Knowledge Base: White Paper

Data Center Build vs. Buy: How to Decide

Eventually, enterprise data centers reach capacity, whether that’s power, space, or cooling. Every workload may not be suited to the cloud, so IT managers must decide whether to lease data center space in a colocation facility or build out a new data center in-house.

Of course we’d like you to colocate in our data centers, but the ROI, risk, and core competencies must be judged by each individual organization. Here are some considerations when deciding whether to build or buy your new data center.

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Primary Expenses of Colocation vs. Building a Data Center*





Initial Costs

Setup and racking fees vary by provider

Planning, design, and commissioning can be up to 25% of total cost

Building Shell

Included in rent

$200 per square foot

Building Permits and Taxes

Included in rent


Security & Fire Suppression

Included in rent

$100,000 or more depending on size

Data Center Equipment

Included in rent

$7,000 - $20,000 per kW

Cross Connects

Most providers charge $100 - $2000 per month

$10,000 per mile to connect fiber


Local commercial rate plus multiplier; or flat rate of $15 - $50 per amp per month

70% - 80% of operational expenses-the average commercial rate in the USA is $0.112 per kWh


Green House Data includes several hours per month; providers charge $100 - $250 per hour

Varies but salaries range from $35,000 for security personnel to $65,000 and up for technical employees

Annual Maintenance

Included in rent

3% - 5% of total construction cost annually

*Sources: Forrester Research and Gartner Inc.


Weighing a Build

Before building or colocating, you’ll need to evaluate your current and future infrastructure requirements.  If they are variable, cloud could be an attractive option. If you foresee the need for a fixed or steady growth, or must own your hardware for other reasons, a data center build or lease is worthwhile. 

The main benefit of owning a data center is control. This includes the access, maintenance, and future improvements. That can also be a drawback—hardware refreshes are required every 3-5 years. Data center operation may not be a primary competency of your IT department, requiring additional staff or at least additional OpEx.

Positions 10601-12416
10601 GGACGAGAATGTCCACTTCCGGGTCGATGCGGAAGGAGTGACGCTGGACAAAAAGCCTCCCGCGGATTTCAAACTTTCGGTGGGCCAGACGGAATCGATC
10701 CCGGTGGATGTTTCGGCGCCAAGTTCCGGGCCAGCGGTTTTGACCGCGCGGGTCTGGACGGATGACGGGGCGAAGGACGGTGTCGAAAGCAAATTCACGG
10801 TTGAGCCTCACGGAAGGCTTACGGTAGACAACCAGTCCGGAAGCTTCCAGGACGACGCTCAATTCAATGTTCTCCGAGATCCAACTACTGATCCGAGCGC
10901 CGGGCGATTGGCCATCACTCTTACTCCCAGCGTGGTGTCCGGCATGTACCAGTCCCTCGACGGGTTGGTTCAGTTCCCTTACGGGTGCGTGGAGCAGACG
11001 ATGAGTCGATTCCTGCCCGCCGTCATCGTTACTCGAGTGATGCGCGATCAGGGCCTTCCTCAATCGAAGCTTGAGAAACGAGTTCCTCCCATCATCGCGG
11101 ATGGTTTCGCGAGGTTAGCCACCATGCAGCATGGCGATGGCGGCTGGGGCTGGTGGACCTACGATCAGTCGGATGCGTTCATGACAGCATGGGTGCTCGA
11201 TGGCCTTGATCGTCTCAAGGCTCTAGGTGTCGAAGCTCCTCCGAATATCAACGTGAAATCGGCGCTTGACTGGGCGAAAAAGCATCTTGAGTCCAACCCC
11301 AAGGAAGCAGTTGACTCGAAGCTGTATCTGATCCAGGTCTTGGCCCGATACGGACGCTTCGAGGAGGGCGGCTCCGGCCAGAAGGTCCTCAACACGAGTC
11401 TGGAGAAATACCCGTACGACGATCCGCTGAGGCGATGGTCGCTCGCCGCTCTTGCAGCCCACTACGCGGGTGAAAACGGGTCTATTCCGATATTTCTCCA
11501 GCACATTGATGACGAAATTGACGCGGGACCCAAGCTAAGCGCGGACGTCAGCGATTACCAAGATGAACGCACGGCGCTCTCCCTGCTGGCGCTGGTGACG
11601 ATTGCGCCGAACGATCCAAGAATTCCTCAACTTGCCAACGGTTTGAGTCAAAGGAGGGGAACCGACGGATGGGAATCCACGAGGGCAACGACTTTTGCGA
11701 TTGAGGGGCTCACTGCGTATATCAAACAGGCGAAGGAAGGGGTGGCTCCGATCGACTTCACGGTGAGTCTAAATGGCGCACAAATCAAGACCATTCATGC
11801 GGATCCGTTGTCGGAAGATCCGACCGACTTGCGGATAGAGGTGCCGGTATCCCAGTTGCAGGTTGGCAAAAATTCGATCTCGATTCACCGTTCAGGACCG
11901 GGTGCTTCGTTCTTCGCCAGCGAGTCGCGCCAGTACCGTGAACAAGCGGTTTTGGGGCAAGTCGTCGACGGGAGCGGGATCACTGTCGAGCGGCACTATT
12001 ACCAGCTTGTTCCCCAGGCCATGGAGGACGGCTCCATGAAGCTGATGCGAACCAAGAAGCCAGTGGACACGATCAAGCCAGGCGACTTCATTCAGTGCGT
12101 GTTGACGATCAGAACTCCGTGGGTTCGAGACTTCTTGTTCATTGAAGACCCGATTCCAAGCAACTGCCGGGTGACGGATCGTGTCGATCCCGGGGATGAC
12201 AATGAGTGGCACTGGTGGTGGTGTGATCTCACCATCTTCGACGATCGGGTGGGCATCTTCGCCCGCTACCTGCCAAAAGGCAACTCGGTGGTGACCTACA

Building a data center requires significant upfront investment, but depending on the size and Tier rating it could have an ROI of 5 years or less. Gartner recommends leasing colocation space for Tier 2 or 3 deployments if leasing costs are $1,500 or less per month. Consider the upfront costs of building a data center:

Even beyond raw costs, you must think about the daily operation of a highly-available data center. Does your team have the experience and qualifications to keep infrastructure available 99% or more of the year? Is someone available at all hours to tackle emergencies? What about maintaining and updating the facility and equipment? Maintenance costs can add up to as much as 5% of your initial building expenses annually.


Colocation Advantages

Even if you decide building a data center will return your investment in an acceptable time frame, colocation can still be advantageous. A company dedicated to data center design and operation can arguably run your IT equipment more efficiently (at a lower PUE) and in a more controlled environment, extending hardware life.

Remote hands services (a portion of which are included in every Green House Data colocation contract) allow you to accomplish mundane tasks like racking servers or rebooting without using the time of your IT team. With dedicated NOC staffing and the latest monitoring tools and software, threats and maintenance are all handled as part of the contract. 

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